Today's climate and energy headlines:
- US pressure blocks declaration on climate change at Arctic talks
- UK must help world's poorest countries tackle climate change
- Germany, Poland snub EU appeal for greater climate ambition
- China to offer subsidies to phase out highly polluting diesel trucks
- Australians overwhelmingly agree climate emergency is nation's No 1 threat
- Cost of fighting climate change makes economic sense because improving air quality will save money and lives in long term, say scientists
- Scotland drops aviation tax cut plans after declaring climate emergency
- The Guardian view on extinction: time to rebel
- Effects of 21st century climate, land use, and disturbances on ecosystem carbon balance in California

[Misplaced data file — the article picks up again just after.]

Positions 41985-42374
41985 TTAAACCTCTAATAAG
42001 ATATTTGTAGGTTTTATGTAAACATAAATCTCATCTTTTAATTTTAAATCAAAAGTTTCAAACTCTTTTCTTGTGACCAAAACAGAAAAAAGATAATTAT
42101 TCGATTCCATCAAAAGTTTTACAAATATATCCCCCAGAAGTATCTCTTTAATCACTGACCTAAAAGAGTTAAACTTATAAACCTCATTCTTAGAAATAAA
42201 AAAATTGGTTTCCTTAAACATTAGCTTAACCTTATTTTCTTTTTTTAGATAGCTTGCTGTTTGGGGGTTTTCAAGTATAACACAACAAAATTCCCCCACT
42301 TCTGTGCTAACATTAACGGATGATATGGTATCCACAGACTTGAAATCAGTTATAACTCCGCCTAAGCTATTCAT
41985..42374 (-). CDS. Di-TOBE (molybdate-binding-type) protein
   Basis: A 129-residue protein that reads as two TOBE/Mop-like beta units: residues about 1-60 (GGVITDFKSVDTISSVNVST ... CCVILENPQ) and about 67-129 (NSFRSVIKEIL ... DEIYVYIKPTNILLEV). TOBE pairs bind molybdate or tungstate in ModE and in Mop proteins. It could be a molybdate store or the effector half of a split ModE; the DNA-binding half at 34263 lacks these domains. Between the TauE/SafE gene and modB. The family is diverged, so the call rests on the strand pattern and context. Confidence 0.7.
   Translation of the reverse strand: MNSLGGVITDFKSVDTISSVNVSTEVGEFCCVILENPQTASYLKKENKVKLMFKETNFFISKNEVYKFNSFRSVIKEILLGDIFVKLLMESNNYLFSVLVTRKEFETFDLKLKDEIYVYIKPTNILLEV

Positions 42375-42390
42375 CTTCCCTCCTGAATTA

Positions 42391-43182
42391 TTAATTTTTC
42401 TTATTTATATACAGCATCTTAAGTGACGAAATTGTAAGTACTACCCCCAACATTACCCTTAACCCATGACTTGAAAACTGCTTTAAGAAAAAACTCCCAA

There is widespread media coverage of the successful efforts by the US to exclude any mention of climate change in the Arctic Council’s joint statement issued yesterday at its meeting in Finland. The New York Times says: “It was the first time since its formation in 1996 that the council had been unable to issue a joint declaration spelling out its priorities. As an international organisation made up of eight Arctic countries and representatives of indigenous groups in the region, its stated mission is cooperation on Arctic issues, particularly the protection of the region’s fragile environment. According to diplomats involved in the negotiations, at issue was the United States’ insistence not to mention the latest science on climate change or the Paris Agreement aimed at averting its worst effects. The omission is especially notable because scientists have warned that the Arctic is heating up far faster than the world average because of rising greenhouse gas emissions.” The Financial Times says the US has “sparked fury and bewilderment” after it blocked any mention of climate change. The newspaper adds: “Polar experts decried the lack of a joint declaration on Tuesday as the foreign ministers of the eight Arctic countries only agreed to a short and vague statement, with no mention of climate change.” Timo Soini, the Finnish foreign minister and host of the meeting, issued what the FT calls an “unprecedented” chair statement that pointedly noted that “a majority of us regarded climate change as a fundamental challenge facing the Arctic”. BBC News notes that “on Monday, US secretary of state Mike Pompeo addressed the forum…with a speech welcoming the melting of Arctic sea ice, rather than expressing alarm about it”. Reuters says the move by the US risks “jeopardising cooperation in the polar region at the sharp edge of global warming”.